Medicaid is the nation’s main public health insurance program for people with low incomes, and it is the single largest source of health coverage in the U.S. At last count, Medicaid covered over 68 million Americans – more than 1 in every 5 – at some point during the year and finances 16% of total personal health spending in the U.S. States design and administer their own Medicaid programs within federal requirements, and states and the federal government finance the program jointly. As a major payer, Medicaid is a core source of financing for safety-net hospitals and health centers that serve low-income communities, including many of the uninsured. It is also the main source of coverage and financing for both nursing home and community-based long-term care.
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This issue brief analyzes key themes in 19 capitated § 1115 and § 1915(b)/(c) Medicaid managed long-term services and supports (MLTSS) waivers approved to date by the Centers for Medicare and Medicaid Services (CMS) with a focus on covered populations and services, provisions aimed at expanding beneficiary access to HCBS, beneficiary protections, and quality measurement and oversight.
This issue brief uses hypothetical examples of working people with disabilities to illustrate the experiences they might have with Medicaid and Marketplace coverage in four states (California, Kentucky, New Jersey, and Ohio), with a focus on benefits that are typically important to people with disabilities.
This fact sheet provides a basic overview of the Medicare program, including how it is financed, who is eligible, and what benefits are covered under the program. In addition, it describes supplemental health insurance, out-of-pocket spending by people on Medicare, and data on Medicare expenditures and financing.
One year into initial enrollment in the Medicare-Medicaid financial alignment demonstrations for dual eligible beneficiaries, some initial insights are beginning to emerge. This policy insight highlights key challenges and trends emerging in states’ demonstrations.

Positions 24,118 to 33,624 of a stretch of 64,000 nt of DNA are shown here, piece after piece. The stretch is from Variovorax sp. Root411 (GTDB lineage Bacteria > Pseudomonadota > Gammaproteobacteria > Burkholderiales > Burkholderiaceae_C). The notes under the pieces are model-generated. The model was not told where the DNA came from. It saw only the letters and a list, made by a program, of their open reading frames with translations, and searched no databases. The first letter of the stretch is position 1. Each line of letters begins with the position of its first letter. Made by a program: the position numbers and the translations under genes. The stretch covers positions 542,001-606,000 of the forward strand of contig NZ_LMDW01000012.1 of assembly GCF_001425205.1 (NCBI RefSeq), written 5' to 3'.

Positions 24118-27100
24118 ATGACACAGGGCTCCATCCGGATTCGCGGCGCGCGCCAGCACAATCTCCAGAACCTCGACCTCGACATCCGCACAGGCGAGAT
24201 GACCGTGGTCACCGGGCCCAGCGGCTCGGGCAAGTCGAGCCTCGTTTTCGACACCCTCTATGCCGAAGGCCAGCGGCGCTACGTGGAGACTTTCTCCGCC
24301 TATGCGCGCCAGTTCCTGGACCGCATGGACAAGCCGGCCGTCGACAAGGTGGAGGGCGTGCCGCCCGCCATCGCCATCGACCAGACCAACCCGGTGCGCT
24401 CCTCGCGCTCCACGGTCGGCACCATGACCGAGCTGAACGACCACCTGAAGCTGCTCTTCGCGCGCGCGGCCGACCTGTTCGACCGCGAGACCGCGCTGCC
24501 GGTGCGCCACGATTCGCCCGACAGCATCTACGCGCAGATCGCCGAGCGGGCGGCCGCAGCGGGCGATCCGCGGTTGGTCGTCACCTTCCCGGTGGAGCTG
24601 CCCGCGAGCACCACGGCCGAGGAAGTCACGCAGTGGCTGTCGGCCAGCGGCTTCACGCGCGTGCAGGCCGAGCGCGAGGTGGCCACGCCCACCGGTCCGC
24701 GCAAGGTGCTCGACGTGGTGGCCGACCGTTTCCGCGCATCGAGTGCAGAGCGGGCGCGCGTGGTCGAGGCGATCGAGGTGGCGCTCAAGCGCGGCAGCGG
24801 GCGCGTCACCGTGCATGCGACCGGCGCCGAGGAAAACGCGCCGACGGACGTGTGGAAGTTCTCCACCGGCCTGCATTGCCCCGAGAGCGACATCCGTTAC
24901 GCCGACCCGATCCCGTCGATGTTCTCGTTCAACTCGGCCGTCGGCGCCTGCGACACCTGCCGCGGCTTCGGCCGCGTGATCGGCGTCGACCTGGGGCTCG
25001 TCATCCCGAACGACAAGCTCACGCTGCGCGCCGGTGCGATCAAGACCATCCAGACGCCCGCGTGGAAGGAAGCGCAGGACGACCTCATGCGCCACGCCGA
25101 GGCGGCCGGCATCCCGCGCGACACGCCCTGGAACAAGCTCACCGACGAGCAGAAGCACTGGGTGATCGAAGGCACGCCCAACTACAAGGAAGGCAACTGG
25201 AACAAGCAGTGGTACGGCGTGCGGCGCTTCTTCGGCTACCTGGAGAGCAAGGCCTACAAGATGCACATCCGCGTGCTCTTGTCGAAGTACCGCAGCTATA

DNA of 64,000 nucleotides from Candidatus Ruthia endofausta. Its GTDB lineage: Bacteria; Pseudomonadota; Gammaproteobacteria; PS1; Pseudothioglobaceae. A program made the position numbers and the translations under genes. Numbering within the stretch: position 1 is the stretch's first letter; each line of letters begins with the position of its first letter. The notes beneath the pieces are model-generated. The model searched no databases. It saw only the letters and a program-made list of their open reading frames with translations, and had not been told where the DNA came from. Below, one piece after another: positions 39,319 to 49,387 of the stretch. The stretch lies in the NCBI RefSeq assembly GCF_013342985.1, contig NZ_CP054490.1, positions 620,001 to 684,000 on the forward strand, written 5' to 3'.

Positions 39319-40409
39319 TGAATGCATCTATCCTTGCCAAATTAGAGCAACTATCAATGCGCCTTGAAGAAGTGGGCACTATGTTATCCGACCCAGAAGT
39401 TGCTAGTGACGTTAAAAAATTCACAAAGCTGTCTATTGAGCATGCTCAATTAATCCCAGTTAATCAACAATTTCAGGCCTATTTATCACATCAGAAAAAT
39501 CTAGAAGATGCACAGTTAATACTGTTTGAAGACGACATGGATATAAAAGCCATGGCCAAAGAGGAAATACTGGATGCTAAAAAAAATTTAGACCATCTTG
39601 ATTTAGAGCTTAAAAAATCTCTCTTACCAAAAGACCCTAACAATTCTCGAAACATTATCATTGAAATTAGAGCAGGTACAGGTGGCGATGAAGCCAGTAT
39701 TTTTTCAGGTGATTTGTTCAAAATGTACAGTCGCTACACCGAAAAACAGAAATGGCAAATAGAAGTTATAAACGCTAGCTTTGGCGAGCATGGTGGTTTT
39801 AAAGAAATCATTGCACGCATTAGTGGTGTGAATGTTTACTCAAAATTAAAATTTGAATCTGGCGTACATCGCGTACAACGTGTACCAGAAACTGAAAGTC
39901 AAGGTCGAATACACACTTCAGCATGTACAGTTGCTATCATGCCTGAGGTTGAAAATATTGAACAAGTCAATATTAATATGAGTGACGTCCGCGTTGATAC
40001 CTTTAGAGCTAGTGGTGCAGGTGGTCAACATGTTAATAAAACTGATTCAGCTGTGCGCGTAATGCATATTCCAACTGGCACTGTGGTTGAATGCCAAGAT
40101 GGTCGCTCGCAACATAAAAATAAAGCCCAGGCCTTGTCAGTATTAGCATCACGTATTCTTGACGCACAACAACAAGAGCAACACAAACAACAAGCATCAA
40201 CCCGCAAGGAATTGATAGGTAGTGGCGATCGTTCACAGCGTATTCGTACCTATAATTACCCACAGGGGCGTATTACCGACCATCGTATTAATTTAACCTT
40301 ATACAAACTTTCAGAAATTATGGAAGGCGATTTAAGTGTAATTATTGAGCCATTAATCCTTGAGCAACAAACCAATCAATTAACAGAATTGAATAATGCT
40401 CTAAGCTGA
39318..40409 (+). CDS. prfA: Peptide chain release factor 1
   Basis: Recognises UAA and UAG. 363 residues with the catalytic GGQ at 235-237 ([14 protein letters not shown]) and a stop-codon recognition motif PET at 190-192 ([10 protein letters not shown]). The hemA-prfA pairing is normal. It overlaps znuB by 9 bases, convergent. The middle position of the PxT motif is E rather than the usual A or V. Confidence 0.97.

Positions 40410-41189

Financial and Administrative Alignment Demonstrations for Dual Eligible Beneficiaries Compared: States with Memoranda of Understanding Approved by CMS
This issue brief compares the financial alignment demonstrations for beneficiaries who are dually eligible for Medicare and Medicaid in states that have memoranda of understanding approved by the Centers for Medicare and Medicaid Services.
This issue brief describes the Centers for Medicare and Medicaid Services’ plan to evaluate the financial alignment demonstrations, for beneficiaries dually eligible for Medicare and Medicaid via its contract with RTI International.
Brief Examines the Olmstead Decision’s Role In Community Integration for People With Disabilities Under Medicaid
As the 15th anniversary of the Supreme Court’s Olmstead decision approaches this month, a new brief from the Kaiser Family Foundation examines the legacy of the landmark civil rights ruling that the institutionalization of people with disabilities is illegal discrimination under the Americans with Disabilities Act. The brief, Olmstead’s Role…
Olmstead’s Role in Community Integration for People with Disabilities Under Medicaid: 15 Years After the Supreme Court’s Olmstead Decision
June 2014 marks the 15th anniversary of the United States Supreme Court’s landmark civil rights decision in Olmstead v. L.C., finding that the unjustified institutionalization of people with disabilities is illegal discrimination. This issue brief examines the legacy of Olmstead, with an emphasis on legal case developments and policy trends emerging in the last five years and the related contributions of the Medicaid program.
The Affordable Care Act’s Impact on Medicaid Eligibility, Enrollment, and Benefits for People with Disabilities
Medicaid is an important source of health insurance coverage for people with disabilities. This issue brief explains how Medicaid eligibility and benefits for people with disabilities are affected by the Affordable Care Act (ACA) rules as of 2014. Marketplace rules are discussed to the extent that they relate to Medicaid eligibility determinations for people with disabilities.